Magic in the Making

I love reading musical theatre behind-the-scenes books and biographies. I'm in the middle of two really good books right now, Show Boat, Performing Race in an American Musical and Hard Times: The Adult Musical in 1970s New York City. I also love reading the novels that musicals are based on, to see how the adapters responded to the source material. I always want to better understand the great (even the merely good) works of our art form and also the influences that shape the artists whose work I love, how they work, what they value, because I think it gives me invaluable insight into their work.

Not long ago, I wrote a blog post listing ten really cool movie musicals I think everyone should see. I also wrote a post about how the movie musical has changed in recent years, in parallel to changes in the stage musical. Even though my first love is stage musicals, we can learn a lot -- and have a great time -- watching film musicals too.

So a fun idea occurred to me, to ask a few of the musical theatre artists I know what their favorite movie musicals are -- really with no idea if those picks would reveal anything of interest or just be fun to read. But even if only on a gut level, I figured I could learn something. And if nothing else, I'd have a great list of movies to watch for the next several weeks...

So anyway, here's what my quickie research turned up...

Damon Intrabartolo -- Jesus Christ Superstar, Evita, West Side Story, Hedwig and the Angry Inch, and Little Shop of Horrors

Jason Robert Brown -- Singin' in the Rain, Silk Stockings, Top Hat, Swing Time, and Easter Parade

Andrew Lippa -- West Side Story, The Wizard of Oz, The Government Inspector, Chicago, and Beauty and the Beast

John McDaniel -- Chicago, Funny Girl, Moulin Rouge, The Sound of Music, and Little Shop of Horrors

Stephen Gregory Smith -- All That Jazz, Chicago, Reefer Madness, Hedwig and the Angry Inch, and Sweeney Todd

Jeff Calhoun -- Top Hat, The Wizard of Oz, Singin’ in the Rain, A Star Is Born, Hedwig and the Angry Inch, and Moulin Rouge

Michael Friedman -- Swing Time, Meet Me in St Louis, Nashville, French CanCan, and 8 Mile, with honorable mentions for the classics Love Me Tonight, The Bandwagon, The Merry Widow, and Gentlemen Prefer Blondes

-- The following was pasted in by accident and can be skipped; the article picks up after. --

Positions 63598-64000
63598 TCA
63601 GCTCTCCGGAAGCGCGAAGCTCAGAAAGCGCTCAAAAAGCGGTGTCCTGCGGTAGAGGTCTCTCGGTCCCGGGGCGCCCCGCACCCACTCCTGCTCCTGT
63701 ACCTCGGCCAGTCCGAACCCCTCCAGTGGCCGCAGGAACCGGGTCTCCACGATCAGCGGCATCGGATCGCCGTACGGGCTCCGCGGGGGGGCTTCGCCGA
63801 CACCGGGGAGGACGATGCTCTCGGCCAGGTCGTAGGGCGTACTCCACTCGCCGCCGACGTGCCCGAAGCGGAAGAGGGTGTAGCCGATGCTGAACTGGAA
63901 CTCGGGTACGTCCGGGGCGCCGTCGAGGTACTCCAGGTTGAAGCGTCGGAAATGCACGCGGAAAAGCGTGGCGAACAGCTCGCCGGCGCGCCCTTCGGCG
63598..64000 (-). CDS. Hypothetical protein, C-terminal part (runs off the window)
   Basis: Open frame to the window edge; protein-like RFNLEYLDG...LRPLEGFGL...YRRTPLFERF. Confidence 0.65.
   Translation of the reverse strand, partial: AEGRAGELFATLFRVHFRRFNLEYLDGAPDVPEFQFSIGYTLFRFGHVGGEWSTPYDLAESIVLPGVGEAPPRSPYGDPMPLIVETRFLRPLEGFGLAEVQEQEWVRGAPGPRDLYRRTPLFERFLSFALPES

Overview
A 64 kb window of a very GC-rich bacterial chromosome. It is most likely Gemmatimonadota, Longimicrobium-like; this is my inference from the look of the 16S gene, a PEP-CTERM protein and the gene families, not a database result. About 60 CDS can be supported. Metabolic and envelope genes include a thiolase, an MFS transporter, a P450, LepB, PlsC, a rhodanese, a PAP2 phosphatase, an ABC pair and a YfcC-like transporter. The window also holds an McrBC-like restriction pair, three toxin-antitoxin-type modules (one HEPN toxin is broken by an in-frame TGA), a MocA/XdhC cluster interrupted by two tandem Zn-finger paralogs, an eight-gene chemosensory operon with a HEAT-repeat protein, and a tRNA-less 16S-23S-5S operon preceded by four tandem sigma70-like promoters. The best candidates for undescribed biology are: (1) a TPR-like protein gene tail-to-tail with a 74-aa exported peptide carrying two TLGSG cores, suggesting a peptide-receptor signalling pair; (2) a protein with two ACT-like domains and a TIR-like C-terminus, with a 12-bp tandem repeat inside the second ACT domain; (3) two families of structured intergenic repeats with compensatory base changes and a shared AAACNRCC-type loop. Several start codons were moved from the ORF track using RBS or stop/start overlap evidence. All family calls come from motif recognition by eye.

Kyle Jarrow -- The Sound of Music, Hole, Dancer in the Dark, The Happiness of the Katakuris, and Moulin Rouge

Read into all this what you will. I notice a lot more older movies than I expected. I also notice there's only one film that gets more than two votes from this group, which is Hedwig. I guess if I had to pick my own Top Five, they'd be Absolute Beginners, 1776, Grease, Rocky Horror, and Moulin Rouge, with honorable mentions for The Music Man, All That Jazz, Nine, and Robin and the 7 Hoods.

If you're a longtime reader of this blog, you already know that I'm incapable of making a Top Five list that includes only five items. If it were a Top Ten list, no doubt I'd list twelve.

Is there a point to all this? I think so. Long ago, I read an interview with Michael Bennett, and he was talking about how much he borrows from film techniques in his staging. That really struck me, and I've learned over time how to create effective stage versions of pans, close-ups, over-the-shoulder shots, dissolves, split-screens, focus-pulls, dolly zooms, etc. The stage is different from film in that the audience chooses where to look. But if the staging is good (and the lighting!), it will almost force the audience to look at a particular spot -- almost like film.

Once I learned that film techniques can be translated to the stage, I really started studying how my favorite filmmakers work, directors like Woody Allen, Federico Fellini, Robert Altman, Spike Lee, Martin Scorsese, Paul Thomas Anderson, and more and more lately, David Lynch. I've learned so much from their work. And now I often find myself using cinematic terms when I'm blocking a show, telling the actors that we're doing a split-screen or a slow pan or a two shot.

There's so much I can learn as a director of stage musicals from films, from non-musical plays, and pretty much every other form of artistic expression. I'm in favor of musical theatre artists learning everything they can about our art form, about all the great works, about all the great artists, but we should never forget to explore outside our art form too. There's lots of treasure out there that will make our work better.

And though I do finally feel comfortable now as a stage director, I will never stop learning more. I hope.

Long Live the (Movie) Musical!